At LanguageHumanities, we're committed to delivering accurate, trustworthy information. Our expert-authored content is rigorously fact-checked and sourced from credible authorities. Discover how we uphold the highest standards in providing you with reliable knowledge.
Will Scarlet is a legendary character believed to be one of the outlaws under the rule of Robin Hood. Will appears in the earliest surviving ballads of Robin Hood, and is often portrayed as the son of a noble who escapes into Sherwood. There is some confusion regarding Will Scarlet’s character, as some ballads list a character named Will with an alternate last name beginning with the letter S. Most modern literary traditions accept all of these other men as personifications of Will Scarlet.
Will Scarlet’s origin is believed to be first told in the story Robin Hood Newly Revived, written at an undetermined time. In this story, Will Gamwell is a nobleman who has run away after killing his father’s steward. He also claims that Robin Hood is his uncle. Robin chooses to take him in, renaming him Scarlet.
Whereas commoners rarely received sword training, the nobleman Will Scarlet would have been trained. He is often depicted as an excellent swordsman, sometimes fighting with two swords at once. In a variation, the 2006 British Broadcasting Company series Robin Hood Will is portrayed as a carpenter who fights with two axes.
In traditional stories and modern interpretations, Will is usually portrayed as being much younger than the rest of the Merry Men. This may stem from the original tale marking him as Robin’s nephew. The earliest stories that exist of Robin Hood often show Will as particularly concerned with justice and caution. In the very first existing tale, A Gest of Robyn Hode, Will convinces Robin to provide a poor and honest knight they have captured with a horse and clothing that befits his station. In another tale, Robin Hood’s Death Will wants Robin to take a bodyguard with him on his next adventure, which Robin refuses to do.
Will is often considered one of Robin’s best allies and friends. The earliest ballads mention Robin, Little John, and Will as primary companions, undertaking many adventures with just the three of them. In William Shakespeare’s play, Henry IV, Part II, a ballad of Robin, John and Will are mentioned. Yet other than his natural wisdom, very few character traits are known about the original Will.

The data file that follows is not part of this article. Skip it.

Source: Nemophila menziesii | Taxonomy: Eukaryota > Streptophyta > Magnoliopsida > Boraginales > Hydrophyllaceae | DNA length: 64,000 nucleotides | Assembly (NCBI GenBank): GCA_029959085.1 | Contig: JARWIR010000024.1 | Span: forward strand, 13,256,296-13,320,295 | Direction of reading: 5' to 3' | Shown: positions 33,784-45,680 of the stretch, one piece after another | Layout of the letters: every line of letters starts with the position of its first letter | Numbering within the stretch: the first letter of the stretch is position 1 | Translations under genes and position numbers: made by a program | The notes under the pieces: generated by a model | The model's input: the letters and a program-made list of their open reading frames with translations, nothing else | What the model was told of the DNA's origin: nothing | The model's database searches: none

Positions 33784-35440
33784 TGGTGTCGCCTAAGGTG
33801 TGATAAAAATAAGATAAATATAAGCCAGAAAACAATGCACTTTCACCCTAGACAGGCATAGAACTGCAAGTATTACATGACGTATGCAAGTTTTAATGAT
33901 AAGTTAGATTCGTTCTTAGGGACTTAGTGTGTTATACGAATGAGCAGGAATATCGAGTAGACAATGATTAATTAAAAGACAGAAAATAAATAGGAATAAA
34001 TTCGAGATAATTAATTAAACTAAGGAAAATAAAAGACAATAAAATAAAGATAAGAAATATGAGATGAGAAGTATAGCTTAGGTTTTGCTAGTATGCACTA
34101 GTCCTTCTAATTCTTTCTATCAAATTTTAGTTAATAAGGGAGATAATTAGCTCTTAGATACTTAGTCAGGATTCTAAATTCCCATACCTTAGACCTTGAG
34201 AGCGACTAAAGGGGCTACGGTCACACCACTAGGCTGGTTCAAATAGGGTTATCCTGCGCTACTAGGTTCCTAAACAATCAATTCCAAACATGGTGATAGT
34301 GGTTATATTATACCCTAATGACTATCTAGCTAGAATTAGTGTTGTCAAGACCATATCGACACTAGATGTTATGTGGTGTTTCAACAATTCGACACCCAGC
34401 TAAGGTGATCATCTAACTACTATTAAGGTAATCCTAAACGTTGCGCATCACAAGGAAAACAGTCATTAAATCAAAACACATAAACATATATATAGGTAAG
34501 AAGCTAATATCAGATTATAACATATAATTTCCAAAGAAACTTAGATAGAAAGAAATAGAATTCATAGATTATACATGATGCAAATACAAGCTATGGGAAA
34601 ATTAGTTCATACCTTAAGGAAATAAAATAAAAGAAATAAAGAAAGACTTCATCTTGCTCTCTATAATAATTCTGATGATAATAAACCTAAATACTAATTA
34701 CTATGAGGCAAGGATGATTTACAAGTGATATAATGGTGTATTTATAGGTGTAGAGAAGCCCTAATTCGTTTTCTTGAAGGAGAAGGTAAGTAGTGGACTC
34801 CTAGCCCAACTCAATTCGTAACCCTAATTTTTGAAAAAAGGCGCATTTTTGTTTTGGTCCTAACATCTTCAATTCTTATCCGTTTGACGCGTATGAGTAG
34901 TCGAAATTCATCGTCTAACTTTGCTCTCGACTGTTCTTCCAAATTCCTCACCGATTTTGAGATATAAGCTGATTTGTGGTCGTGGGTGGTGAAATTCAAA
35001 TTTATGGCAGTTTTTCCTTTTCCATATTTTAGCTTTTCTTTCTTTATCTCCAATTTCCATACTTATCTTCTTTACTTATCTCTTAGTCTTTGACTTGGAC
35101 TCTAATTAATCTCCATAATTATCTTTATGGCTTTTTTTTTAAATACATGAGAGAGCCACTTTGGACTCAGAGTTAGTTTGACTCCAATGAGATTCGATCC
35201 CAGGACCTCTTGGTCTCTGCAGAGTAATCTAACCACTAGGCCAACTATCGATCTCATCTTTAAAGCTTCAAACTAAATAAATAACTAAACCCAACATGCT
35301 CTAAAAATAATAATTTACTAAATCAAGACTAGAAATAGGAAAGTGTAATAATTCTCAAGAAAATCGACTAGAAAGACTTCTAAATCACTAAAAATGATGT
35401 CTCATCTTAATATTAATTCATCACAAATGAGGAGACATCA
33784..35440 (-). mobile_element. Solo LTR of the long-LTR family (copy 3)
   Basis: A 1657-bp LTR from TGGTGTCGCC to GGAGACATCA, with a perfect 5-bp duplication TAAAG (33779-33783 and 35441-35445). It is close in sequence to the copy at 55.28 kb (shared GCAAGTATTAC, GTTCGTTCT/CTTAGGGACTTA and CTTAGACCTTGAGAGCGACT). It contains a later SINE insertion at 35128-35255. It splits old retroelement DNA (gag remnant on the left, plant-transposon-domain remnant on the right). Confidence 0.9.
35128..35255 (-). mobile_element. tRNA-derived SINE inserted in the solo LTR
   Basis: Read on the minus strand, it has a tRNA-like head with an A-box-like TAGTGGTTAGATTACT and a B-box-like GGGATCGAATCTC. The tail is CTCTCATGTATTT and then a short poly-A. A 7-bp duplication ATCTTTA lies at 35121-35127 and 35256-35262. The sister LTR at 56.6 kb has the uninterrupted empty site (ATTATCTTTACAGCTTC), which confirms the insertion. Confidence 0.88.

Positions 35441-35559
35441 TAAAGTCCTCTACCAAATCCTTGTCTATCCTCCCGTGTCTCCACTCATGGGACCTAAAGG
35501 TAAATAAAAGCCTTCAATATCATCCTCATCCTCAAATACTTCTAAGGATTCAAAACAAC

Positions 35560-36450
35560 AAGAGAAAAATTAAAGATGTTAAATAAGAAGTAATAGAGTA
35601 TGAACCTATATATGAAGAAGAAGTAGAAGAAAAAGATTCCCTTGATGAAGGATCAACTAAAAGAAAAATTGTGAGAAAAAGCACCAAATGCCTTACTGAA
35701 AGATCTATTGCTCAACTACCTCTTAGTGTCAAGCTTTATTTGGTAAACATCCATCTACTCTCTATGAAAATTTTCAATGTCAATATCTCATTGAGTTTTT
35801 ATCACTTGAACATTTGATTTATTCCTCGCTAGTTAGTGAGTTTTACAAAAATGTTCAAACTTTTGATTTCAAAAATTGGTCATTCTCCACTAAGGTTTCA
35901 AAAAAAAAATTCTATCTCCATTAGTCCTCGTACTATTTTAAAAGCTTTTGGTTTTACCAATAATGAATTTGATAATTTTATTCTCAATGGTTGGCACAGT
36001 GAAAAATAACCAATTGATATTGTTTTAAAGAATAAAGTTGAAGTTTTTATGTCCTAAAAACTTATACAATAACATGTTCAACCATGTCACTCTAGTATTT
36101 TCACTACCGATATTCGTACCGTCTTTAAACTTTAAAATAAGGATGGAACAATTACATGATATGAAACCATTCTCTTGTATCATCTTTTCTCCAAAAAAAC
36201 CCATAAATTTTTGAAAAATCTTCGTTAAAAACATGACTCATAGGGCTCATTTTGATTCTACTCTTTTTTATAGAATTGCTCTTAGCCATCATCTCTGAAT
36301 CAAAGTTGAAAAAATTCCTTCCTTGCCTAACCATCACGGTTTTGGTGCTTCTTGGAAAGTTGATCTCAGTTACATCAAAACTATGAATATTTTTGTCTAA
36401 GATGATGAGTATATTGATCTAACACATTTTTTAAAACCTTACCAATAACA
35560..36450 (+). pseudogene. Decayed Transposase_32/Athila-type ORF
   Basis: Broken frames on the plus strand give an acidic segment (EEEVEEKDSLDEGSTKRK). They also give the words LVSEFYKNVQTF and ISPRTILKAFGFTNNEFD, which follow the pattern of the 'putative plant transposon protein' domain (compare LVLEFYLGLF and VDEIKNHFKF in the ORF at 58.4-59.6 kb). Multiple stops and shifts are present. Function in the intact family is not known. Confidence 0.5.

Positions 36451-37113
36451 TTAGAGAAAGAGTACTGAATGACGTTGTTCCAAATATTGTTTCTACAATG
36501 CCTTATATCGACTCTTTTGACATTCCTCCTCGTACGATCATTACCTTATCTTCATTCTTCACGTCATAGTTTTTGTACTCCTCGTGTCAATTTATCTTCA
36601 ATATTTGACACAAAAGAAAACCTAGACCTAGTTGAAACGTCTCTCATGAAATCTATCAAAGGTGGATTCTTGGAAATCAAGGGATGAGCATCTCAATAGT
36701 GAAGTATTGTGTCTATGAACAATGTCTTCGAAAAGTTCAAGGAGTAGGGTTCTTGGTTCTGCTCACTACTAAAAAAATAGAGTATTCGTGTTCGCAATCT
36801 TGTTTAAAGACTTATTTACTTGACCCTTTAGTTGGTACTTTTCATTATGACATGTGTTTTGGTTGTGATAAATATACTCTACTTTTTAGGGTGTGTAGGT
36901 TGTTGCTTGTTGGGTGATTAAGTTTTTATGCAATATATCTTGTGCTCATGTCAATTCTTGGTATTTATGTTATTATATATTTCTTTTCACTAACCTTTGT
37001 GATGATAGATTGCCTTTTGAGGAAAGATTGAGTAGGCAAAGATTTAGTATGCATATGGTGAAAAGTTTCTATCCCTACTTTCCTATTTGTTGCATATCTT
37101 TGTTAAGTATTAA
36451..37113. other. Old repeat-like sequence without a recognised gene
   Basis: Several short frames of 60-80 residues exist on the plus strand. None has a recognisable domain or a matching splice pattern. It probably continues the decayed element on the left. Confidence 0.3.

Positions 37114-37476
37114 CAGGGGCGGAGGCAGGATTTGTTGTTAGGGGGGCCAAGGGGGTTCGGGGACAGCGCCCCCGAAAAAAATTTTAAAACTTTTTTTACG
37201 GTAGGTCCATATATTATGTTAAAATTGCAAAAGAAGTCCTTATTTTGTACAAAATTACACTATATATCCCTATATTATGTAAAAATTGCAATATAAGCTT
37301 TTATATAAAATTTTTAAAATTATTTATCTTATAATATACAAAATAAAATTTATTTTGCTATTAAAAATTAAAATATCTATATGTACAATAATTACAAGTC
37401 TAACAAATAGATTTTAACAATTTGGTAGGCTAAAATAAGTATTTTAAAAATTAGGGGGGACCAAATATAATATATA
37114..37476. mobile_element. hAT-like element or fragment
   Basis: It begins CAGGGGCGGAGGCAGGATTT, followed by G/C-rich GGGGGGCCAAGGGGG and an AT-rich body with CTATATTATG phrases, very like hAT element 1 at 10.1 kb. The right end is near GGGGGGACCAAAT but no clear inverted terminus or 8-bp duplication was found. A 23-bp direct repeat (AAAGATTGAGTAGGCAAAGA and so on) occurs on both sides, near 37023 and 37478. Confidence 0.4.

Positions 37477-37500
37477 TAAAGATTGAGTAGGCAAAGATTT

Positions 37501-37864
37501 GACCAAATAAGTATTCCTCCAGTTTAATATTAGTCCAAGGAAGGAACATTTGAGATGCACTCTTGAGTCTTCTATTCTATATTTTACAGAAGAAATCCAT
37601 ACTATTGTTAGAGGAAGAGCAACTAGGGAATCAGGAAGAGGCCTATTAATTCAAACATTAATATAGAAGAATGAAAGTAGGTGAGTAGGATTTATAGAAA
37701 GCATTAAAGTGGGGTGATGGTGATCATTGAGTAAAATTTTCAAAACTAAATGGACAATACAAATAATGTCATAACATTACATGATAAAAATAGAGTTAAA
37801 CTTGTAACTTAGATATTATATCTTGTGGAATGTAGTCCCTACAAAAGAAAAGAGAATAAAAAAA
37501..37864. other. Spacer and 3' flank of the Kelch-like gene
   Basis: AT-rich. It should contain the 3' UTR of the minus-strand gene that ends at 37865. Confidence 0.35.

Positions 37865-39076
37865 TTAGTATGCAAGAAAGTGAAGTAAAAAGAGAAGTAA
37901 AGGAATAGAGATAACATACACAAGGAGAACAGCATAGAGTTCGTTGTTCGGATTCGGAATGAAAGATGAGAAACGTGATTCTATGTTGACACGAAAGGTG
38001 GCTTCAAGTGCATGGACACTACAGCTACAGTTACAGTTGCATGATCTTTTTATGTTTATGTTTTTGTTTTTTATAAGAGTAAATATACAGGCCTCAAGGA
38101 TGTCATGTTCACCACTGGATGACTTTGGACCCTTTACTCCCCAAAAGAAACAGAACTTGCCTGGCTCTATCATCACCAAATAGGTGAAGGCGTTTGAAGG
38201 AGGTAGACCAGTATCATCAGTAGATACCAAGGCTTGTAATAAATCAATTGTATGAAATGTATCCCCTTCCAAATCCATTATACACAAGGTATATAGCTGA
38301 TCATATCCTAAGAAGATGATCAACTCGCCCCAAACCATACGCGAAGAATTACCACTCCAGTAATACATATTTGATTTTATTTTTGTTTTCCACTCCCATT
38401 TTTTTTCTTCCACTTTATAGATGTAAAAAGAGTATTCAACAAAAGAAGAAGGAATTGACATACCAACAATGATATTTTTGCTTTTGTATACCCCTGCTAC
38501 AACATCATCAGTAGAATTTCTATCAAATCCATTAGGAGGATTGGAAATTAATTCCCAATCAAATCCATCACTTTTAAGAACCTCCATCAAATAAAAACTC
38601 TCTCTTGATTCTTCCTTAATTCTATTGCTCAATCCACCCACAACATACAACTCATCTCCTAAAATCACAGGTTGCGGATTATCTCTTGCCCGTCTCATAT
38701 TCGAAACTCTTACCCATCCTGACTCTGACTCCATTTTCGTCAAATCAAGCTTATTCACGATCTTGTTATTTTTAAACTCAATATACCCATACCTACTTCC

Perhaps because of the name “Scarlet,” which he is given for wearing bright red stockings, Will is frequently portrayed in literature and film as a clotheshorse or dandy. In the 1938 film starring Errol Flynn as Robin, Will dresses in red, objects to having to sleep outdoors, and plays the lute, and sings.
This version may be the result of a combination of Will’s character with the later introduced bard of the Robin Hood ballads, a lovelorn singer named Alan-a-dale. In one ballad, Alan appears begging for Robin’s help rescuing the girl he wishes to marry. A similar, earlier story exists, of which the lover is not Alan-a-dale but Will Scarlet.
Because so little is truly known about the character, authors and filmmakers have taken a variety of approaches to his personality. Occasionally, as in the 1980s television show Robin of Sherwood, Will is portrayed as a battle-sick soldier, tired of the crusades. In comical adaptations, the character is often flamboyantly dressed and somewhat ridiculous. A famous episode of Star Trek: The Next Generation places the Klingon Warf as Will Scarlet, horrified with his part. In the farcical Robin Hood: Men In Tights Will is a swordsman from Georgia whose full name is Will Scarlett O’Hara.
There is no conclusive evidence linking the character of Will Scarlet to any real person. Some records exist of a William Schakelock in the Nottingham area, contemporary with Robin Hood. Experts tentatively conclude that this may be the source for the historical Will. The outlaw is traditionally believed to be buried at the Church of Saint Mary, in a town that was once part of Sherwood forest.